rolling, Chilton and band provided a
great evening of solid musicianship
and excellent song craft. Looking
forward to seeing him again soon!

Gabrielyn Watson and Norman Spivey perform in the School of Music
Opera Theater's production of Franz Lehar's 'The Merry Widow'. The
gifted Jay Lesenger directs the popular operetta set in turn of the century
Paris. Performances start tonight at the Power Center and run through
April 6th. Show times are 8 p.m. each night, but 2 p.m. on Sunday.

Broza brings Israeli touch to Ann Arbor

By Peter Ephross
HE SCENE was almost
T Kafkaesque. Three hundred Jews,
packed into a North American folk
club, listening to someone who had
been billed as the "Israeli Bruce
P pringsteen. "
When David Broza took the Ark
stage Sunday night, even his costume
seemed to match the spookiness: He
was dressed in all black. But by the
third song, the peace anthem "It will
be O.K." the eerieness had disap-
peard. When Broza suggested "let's
sing it (the chorus) kind of as a chant,
maybe as a prayer..." the audience
responded eagerly, as if the invitation
had been expected. The mood was set
and for the next two hours Broza
displayed viruousity on the guitar and
a sexy stage presence.

While the show as a whole was
certainly successful, it did have its
down points. Broza's voice, normally
hoarse, was even more so on Sunday.
He was unable to hit some of the loud
screams that characterize his rowdier
songs, most notably "Haifa" and
"Seniorita." In general, Broza
seemed tired, which although under-
standable because of his hectic
schedule, was definitely noticeable to
the audience. Controlled audience
participation was poor, and part of the
crowd acted as if they were disin-
terested parties at a religious service
rather than interested music fans who
had paid $7 and $8 for a ticket.
Positively, Broza displayed a witty,
if offensive, sense of humor. Before
"Bedouin Love Song," he dead-
panned, "I don't understand young
Bedouin couples anymore." On one of
his many rhumbas, which "are

always depressing because they
always deal with losers," Broza led
the female members in the audience
in a chorus of "he deserved it," while
simultaneously inviting and then
leading the men in drowning out the
Broza also partially helped explain
a question that much of the audience
had, "What is this Israeli singer doing
in America?" by playing "Ambush,"
a poem written by Johns Hopkins
graduate Matthew Graham that
Broza had recently put to music.
Judging from this piece, Broza's time
in the U.S. is bearing artistic fruits.
When Broza talked about the Jewish
paranoia/guilt complex, everybody
laughed. When he sang a new song,
"My Brother, who's flying to Califor-
nia," he introduced it by dedicating it
to those who "leave Israel for a year
or two or 10 or 20..." There were many

in the audience who fit one of those
categories. And more than one person
looked a bit dreamy when he talked
about the "...white beaches, water
melons, and soldiers" you take with
you when you leave Israel.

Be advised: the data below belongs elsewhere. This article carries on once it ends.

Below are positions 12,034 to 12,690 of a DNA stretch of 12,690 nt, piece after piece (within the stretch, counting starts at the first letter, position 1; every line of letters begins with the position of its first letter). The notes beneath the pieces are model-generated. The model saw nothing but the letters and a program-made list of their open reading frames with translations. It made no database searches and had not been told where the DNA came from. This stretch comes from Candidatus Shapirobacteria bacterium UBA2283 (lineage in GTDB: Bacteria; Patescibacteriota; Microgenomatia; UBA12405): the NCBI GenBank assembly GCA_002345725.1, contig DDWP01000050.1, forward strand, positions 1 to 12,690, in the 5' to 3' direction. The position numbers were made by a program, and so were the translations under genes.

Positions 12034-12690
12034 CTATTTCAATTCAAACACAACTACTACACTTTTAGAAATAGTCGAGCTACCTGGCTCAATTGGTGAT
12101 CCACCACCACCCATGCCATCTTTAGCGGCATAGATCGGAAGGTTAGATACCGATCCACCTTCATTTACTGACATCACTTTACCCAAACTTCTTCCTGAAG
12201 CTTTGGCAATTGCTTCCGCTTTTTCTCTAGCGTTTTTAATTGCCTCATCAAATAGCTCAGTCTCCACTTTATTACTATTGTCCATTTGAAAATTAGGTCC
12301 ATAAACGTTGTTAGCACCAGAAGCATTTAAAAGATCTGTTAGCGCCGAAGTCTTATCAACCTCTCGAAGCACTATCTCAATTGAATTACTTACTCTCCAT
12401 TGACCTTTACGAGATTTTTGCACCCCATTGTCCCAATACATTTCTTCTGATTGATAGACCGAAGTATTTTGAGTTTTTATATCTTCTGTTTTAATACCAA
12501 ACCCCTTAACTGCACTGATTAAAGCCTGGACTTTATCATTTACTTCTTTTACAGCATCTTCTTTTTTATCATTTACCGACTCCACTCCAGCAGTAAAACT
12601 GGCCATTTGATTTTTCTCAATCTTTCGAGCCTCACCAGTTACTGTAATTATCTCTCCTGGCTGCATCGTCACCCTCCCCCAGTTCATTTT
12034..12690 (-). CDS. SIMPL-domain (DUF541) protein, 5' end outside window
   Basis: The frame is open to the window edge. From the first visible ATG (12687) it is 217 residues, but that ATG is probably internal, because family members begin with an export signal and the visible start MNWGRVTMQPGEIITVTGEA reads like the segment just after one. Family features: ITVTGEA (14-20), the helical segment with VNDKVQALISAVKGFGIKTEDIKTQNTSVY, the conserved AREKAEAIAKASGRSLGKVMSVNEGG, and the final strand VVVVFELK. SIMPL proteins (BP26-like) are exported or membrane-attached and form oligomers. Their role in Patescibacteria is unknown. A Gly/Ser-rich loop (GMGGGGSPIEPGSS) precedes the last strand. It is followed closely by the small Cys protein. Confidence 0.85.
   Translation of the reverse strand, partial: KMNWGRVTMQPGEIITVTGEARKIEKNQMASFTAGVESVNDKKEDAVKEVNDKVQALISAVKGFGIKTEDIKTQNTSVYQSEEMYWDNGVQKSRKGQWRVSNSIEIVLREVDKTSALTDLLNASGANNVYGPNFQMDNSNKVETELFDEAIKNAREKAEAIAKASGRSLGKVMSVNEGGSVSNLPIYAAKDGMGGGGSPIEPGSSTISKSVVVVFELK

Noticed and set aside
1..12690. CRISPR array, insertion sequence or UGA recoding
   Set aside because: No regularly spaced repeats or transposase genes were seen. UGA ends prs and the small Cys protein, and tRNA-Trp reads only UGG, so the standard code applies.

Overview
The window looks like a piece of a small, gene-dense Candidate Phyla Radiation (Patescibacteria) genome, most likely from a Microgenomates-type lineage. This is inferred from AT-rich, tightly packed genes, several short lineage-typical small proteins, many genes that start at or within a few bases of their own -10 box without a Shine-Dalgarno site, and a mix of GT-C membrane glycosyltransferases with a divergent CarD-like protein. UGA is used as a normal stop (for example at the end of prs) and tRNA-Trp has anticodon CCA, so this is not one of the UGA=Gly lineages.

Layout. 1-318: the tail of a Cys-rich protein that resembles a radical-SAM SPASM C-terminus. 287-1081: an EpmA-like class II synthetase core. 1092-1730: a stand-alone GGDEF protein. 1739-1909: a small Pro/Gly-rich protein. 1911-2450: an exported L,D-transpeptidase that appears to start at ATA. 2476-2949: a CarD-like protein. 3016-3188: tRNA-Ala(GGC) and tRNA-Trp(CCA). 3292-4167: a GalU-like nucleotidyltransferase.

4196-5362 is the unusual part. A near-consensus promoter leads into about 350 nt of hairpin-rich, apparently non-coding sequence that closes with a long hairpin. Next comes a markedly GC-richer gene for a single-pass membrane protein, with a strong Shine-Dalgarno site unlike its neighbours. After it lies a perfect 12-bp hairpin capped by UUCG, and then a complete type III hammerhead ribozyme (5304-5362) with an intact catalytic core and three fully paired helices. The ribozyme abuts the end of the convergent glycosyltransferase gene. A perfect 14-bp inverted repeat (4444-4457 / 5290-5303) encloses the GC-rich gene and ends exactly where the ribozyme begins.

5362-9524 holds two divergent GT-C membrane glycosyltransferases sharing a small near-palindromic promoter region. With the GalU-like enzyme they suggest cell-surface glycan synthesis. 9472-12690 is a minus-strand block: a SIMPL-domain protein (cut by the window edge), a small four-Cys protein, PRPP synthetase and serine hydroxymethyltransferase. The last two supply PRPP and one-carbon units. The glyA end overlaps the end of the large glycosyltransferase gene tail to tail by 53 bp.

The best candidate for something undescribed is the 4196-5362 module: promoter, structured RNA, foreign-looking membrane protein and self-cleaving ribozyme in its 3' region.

So David Broza's concert at the Ark
Sunday night wasn't really
Kafkaesque; just a friendly, almos
family concert. And so what if Ark
owner Dave Siglin looked a bit befud
dled at the pre-concert chaos tha
made the Ark lobby seem like a bus
station in a Middle Eastern city?
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When Monkeys Were Gods
From the wacky world of Jerry Vile
to the glittering soul of Bootsey X and
the Lovemasters' flash and trash
revue comes the latest Tremor com-
pilation When Monkeys Were Gods,
featuring the star rock children of

° ,1

produced. If When Monkeys Were
Gods falls short in any respect it's the
inability of some of the bands to cap-
ture their dynamic live sound in their
studio recordings. The Hysteric Nar-
cotics and the Vertical Pillows, two of
Detroit's best live acts, suffer from
this inability. Their songs are well
written and come off pretty well, but
lack some of the punch of their 'Kick
Out the Jams'-style live shows. Jerry
Vile is in fine form and as demented
as ever with the ominous sounding
"Attack of the Blood Sucking Poodles
from Hell.." Bootsey X's "Janie's
Gym" captures the band's
playfulness a bit more than their
second cut "(Santa's Got A) Bomb for
Whitey." Also, the raw sounds of the
3-D Invisibles and Cinecyde are well
worth hearing. When Monkeys Were
Gods is a good introduction to the
music scene in Detroit, but isn't quite
complete without a live dose of these
- Danny Plotnick



0 ,9

I *

Detroit. Hands down, the Frames'
psychedelic flavored "Games On
You" is the best song on the record.
It's tightly written and sharply

Maze is one puzzle book that's sure to appeal to
just about everyone. Not just puzzle and mystery fanatics.
Because we're offering a $10,000 prize to anyone who can solve it*
And that's not all that makes Maze a rewarding experience. It also
happens to be the most fascinating, delightful,
infuriating book of its kind ever published.
So, pick it up at your bookstore today.
We can't promise you'll solve the riddle